I have long considered; two wrongs don’t make a right as Golden Rule Number 2 (and one which is curiously absent from the rhetoric of power-seeking, organised, dogmatic, parties).

    If, as the OP suggests, militant means using confrontational or violent methods to achieve a political or social end, and dogma means a set of beliefs laid down by an authority as incontrovertibly true and which therefore guide methods then I couldn’t give a flying fig for how the statistics might be interpretted – no-one has the right to be militant.

    Of course even in his own lifetime, Marx was reported as saying: “If those people are marxists, then I am not a marxist”.

    I didn’t know that. It does sound an awful lot like: Yes I’m a Christian – there are 2 billion of us Worldwide you know. Nasty business about the children. Ah, yes … well … I’m not a Catholic – if they’re Christains, I’m not a Christian.

    Those types of “marxists” have indeed carried out many atrocities, but where in Marx’s writings are to be found the encouragement of the monstrosities occurring in the state capitalist dictatorships such as Russia, China, Cuba, N. Korea etc. ? I would suggest nowhere.

    Violence is an integral part of Communist dogma. It’s in Das Kapital and the Communist Manifesto in plain language. Anyone who knows anything about the Russian Soviet Gulag (I recommend Anne Applebaum’s brief history) can tell you that violent revolution is only the beginning – and that the end of Stalin was a very long way from being the end of violent oppression in that sorry country.

    Of course atheism is a direct product of the materialist viewpoint, of which Marx was such a strong proponent.

    Oh no. You were being ironic, right.

    Drat!



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  • When I am asked by theists questions about my views, I answer them candidly and pleasantly (non-rudely). Works well for me almost always, and on rare occasions when theists become testy I simply smile and say something like, “Well, I see we see things differently, good luck with that” and bid them Good Day. If they press hard, I may (as pleasantly as I can) say something like “Well, how about this: you go Yahweh, and I’ll go mine — fair enough?” That is most successful for me; what I do NOT do is stand and try to wrestle them to the ground on anything. But I do try to answer their questions as candidly as I can, for as long as they seem genuinely receptive of my answers (even though they may not like or approve of my answers).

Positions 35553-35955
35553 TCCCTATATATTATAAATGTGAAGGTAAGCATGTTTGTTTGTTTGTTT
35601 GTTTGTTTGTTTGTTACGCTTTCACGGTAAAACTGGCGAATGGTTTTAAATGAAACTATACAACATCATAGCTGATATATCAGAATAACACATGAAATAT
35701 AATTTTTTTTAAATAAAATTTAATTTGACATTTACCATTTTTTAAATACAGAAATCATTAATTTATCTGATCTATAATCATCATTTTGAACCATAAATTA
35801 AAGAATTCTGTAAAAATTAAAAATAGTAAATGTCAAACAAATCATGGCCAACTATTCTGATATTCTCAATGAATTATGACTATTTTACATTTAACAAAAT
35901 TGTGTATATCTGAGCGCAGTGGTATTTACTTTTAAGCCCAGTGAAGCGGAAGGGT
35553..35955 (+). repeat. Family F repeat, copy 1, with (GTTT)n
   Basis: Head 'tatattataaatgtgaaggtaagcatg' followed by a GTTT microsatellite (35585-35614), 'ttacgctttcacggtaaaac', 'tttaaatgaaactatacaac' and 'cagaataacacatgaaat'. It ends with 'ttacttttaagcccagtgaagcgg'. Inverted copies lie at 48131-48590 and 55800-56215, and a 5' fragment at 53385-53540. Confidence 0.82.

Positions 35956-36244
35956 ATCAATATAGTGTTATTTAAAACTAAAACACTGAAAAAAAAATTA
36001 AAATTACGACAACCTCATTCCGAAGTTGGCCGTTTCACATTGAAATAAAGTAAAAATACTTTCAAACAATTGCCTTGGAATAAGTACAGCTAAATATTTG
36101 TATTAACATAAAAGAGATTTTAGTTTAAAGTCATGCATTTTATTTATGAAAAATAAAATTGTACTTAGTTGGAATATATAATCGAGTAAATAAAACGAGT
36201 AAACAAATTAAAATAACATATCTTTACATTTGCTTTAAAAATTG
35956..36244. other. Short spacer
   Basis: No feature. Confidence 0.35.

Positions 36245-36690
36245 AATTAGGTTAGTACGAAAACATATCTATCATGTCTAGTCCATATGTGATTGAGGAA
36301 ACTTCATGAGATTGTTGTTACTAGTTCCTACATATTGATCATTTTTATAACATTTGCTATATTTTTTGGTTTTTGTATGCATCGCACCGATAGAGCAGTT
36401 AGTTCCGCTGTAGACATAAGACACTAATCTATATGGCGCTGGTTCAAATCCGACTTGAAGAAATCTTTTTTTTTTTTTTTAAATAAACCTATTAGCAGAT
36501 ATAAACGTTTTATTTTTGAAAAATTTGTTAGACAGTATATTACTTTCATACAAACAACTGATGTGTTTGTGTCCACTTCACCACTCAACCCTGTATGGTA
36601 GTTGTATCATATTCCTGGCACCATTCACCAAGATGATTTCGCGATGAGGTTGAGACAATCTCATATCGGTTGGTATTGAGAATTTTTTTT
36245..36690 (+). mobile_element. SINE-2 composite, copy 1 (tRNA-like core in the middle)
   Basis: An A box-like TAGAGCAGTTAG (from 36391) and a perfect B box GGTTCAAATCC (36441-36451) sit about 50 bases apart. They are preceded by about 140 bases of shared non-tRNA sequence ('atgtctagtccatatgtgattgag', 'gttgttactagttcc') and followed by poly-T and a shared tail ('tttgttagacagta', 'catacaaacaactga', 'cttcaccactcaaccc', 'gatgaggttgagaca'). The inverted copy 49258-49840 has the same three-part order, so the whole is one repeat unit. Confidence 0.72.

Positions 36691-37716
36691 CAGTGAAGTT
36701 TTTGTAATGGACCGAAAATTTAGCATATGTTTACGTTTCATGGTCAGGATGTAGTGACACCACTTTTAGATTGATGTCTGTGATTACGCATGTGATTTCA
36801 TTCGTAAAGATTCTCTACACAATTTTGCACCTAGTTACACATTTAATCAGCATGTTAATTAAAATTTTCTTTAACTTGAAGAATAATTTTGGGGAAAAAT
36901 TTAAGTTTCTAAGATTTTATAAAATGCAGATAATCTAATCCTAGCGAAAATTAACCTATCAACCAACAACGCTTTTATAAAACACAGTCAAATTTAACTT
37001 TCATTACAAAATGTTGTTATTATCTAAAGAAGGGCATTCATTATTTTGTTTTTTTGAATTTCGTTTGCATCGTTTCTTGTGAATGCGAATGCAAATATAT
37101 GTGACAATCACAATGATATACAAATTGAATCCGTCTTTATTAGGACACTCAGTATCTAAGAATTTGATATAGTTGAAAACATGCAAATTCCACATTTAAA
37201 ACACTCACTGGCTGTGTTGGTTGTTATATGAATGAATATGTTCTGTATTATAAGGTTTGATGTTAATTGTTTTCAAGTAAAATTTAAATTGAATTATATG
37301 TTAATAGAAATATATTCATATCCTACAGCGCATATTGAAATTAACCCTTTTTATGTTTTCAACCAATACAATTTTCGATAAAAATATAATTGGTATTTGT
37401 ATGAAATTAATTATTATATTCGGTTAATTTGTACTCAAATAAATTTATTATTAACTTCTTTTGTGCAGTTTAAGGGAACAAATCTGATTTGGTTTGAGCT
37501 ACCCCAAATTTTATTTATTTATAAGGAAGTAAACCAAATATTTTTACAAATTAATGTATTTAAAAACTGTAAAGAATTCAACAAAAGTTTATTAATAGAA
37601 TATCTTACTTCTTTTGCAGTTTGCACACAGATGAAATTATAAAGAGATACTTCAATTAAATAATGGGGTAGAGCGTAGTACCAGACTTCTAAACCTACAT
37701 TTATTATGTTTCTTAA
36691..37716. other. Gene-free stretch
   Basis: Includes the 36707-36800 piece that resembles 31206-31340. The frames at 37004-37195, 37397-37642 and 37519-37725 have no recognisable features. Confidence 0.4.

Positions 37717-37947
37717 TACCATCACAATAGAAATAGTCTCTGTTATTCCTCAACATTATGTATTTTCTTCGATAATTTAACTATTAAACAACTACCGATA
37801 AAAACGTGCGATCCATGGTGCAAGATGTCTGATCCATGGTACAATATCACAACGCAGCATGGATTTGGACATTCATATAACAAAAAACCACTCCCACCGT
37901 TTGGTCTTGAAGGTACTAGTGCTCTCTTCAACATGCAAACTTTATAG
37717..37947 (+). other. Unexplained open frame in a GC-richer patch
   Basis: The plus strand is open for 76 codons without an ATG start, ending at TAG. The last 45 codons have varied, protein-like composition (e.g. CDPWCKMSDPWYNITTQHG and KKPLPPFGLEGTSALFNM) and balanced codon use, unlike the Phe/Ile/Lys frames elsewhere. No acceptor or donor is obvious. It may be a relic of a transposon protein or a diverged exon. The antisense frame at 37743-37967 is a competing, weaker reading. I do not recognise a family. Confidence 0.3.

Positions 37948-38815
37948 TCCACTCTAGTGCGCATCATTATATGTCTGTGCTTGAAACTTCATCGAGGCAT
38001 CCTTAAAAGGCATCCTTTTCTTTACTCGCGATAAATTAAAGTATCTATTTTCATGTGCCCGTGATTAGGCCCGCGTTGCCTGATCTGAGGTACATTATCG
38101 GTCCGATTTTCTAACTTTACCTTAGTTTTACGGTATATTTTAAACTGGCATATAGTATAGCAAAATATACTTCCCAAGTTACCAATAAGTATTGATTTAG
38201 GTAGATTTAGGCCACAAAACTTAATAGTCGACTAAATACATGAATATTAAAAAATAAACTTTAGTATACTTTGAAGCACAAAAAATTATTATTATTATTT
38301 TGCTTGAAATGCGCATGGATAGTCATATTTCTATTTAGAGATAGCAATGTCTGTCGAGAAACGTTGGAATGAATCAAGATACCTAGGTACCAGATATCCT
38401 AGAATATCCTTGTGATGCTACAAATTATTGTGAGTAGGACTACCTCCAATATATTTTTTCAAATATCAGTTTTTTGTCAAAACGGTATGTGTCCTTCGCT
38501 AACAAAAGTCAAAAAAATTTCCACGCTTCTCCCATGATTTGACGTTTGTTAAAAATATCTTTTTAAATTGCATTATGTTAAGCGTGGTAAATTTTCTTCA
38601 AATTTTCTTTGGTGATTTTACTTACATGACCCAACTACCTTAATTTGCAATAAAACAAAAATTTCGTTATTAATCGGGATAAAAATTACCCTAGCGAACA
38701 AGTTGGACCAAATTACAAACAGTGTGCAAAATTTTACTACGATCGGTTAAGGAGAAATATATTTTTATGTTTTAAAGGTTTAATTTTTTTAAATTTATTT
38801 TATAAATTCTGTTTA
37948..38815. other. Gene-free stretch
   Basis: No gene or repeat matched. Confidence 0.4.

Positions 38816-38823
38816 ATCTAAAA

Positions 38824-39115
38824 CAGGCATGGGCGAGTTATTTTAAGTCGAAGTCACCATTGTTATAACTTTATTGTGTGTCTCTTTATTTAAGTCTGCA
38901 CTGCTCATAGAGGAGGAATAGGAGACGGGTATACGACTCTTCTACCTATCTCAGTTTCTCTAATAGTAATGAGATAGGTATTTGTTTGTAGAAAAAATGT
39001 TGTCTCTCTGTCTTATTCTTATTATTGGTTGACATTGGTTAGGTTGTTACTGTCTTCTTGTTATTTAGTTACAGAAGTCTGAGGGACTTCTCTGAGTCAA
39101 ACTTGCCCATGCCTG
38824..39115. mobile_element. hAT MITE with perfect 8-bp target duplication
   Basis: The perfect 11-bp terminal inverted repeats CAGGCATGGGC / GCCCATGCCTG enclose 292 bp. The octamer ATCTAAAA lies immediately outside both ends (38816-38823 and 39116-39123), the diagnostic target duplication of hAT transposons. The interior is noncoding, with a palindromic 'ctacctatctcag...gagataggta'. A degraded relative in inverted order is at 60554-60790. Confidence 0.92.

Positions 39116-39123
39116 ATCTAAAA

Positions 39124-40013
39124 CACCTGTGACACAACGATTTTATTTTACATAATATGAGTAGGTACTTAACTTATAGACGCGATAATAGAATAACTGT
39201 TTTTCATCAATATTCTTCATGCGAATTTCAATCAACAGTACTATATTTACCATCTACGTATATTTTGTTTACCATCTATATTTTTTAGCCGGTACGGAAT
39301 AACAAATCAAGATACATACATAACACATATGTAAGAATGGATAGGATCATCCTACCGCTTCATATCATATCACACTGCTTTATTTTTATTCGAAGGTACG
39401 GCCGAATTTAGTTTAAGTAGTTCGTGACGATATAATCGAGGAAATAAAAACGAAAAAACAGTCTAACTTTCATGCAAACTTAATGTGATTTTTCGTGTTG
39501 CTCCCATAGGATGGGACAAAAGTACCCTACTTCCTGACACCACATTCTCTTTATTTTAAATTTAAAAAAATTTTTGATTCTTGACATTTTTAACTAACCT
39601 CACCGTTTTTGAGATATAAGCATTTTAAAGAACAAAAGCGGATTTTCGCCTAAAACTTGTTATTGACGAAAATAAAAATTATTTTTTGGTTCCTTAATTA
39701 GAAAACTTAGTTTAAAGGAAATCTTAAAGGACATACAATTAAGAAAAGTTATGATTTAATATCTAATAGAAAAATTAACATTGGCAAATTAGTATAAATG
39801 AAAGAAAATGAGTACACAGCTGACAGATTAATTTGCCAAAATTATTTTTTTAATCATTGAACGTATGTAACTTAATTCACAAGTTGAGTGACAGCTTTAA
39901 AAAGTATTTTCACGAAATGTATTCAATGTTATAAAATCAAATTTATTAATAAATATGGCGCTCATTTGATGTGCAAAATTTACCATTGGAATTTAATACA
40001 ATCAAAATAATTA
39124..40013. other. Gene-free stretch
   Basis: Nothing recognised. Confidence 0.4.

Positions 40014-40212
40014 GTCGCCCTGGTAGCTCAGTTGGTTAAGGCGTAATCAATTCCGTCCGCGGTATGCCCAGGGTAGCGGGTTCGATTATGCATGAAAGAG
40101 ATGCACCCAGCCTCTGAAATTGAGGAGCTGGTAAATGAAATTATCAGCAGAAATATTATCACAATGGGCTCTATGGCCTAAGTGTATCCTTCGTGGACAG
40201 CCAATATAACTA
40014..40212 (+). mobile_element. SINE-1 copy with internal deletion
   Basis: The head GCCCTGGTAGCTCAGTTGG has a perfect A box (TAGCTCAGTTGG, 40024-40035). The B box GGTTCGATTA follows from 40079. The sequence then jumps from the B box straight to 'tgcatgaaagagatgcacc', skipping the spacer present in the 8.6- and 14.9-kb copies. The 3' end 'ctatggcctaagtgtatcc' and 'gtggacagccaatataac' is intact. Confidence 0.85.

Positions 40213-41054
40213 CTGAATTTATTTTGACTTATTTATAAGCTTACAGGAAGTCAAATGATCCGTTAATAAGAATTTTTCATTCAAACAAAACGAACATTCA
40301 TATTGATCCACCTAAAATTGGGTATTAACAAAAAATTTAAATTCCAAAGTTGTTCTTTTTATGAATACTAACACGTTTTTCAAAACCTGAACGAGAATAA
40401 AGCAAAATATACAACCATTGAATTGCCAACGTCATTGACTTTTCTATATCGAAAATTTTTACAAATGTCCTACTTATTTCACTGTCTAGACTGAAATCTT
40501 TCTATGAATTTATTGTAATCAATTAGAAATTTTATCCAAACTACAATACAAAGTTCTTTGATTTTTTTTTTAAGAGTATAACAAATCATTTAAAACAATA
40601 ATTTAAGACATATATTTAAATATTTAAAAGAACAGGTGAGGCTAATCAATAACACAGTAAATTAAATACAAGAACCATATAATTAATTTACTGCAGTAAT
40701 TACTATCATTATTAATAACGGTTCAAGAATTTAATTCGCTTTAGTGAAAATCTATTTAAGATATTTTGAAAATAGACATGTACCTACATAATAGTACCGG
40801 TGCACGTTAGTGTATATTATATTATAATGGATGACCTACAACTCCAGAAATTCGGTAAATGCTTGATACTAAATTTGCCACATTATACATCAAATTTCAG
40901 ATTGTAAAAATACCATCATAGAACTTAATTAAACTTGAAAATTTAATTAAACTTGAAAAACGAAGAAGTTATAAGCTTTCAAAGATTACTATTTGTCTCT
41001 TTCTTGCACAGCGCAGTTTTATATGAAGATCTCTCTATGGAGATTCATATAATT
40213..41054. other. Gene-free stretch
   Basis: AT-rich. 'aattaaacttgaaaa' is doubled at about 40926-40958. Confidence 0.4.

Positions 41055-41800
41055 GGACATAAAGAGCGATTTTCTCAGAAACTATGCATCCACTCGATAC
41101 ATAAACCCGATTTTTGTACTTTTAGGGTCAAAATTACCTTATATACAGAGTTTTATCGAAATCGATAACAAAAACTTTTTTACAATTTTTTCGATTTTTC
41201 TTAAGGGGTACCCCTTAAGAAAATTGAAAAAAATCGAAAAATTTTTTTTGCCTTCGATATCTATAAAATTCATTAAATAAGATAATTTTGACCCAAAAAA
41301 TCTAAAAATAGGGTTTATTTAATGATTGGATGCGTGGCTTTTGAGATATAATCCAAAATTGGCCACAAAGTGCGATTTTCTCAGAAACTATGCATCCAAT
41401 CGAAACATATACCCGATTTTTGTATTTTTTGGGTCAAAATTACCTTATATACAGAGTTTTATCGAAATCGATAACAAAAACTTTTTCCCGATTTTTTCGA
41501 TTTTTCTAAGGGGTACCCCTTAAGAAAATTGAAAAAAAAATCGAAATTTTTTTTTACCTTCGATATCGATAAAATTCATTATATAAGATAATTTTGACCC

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  • aquilacane Sep 8, 2014 at 6:53 pm

    Of course atheism is a direct product of the materialist viewpoint,

    Not sure about that.

    This is a common ploy by theists to confuse the two definitions of “materialism” in order to give science a negative twist!

    http://www.thefreedictionary.com/materialist

    ma·te·ri·al·ism (m-tîr–lzm) n.

    Philosophy The theory that physical matter is the only reality and that everything, including thought, feeling, mind, and will, can be explained in terms of matter and physical phenomena.
    The theory or attitude that physical well-being and worldly possessions constitute the greatest good and highest value in life.

    Definition 1. is the material physics of the universe (as distinct from wooist theological “immaterial” supernatural delusions).

    Definition 2. is greed for material possessions.

    . . .

    of which Marx was such a strong proponent.

    We are all born not accepting any argument for any god (atheism) but we are not born Marxist.

    You are right about not being born with in built ideologies, but it should be clear that Marx was an anti-theist materialist – by definition 1.
    and an anti-materialist by definition 2. – clearly condemning the greed of elites seizing the bulk of material possessions for their own luxury life styles.

    In theistic assertions, “Materialist”, is commonly used as a disparaging term, for those who are their rational antithesis rejecting “immaterial supernaturalism”! The mention of Marxism is the usual attempt at the fallacy of “guilt by association”!



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  • Bottom line: militant Marxists are militant Marxists — not militant
    atheists!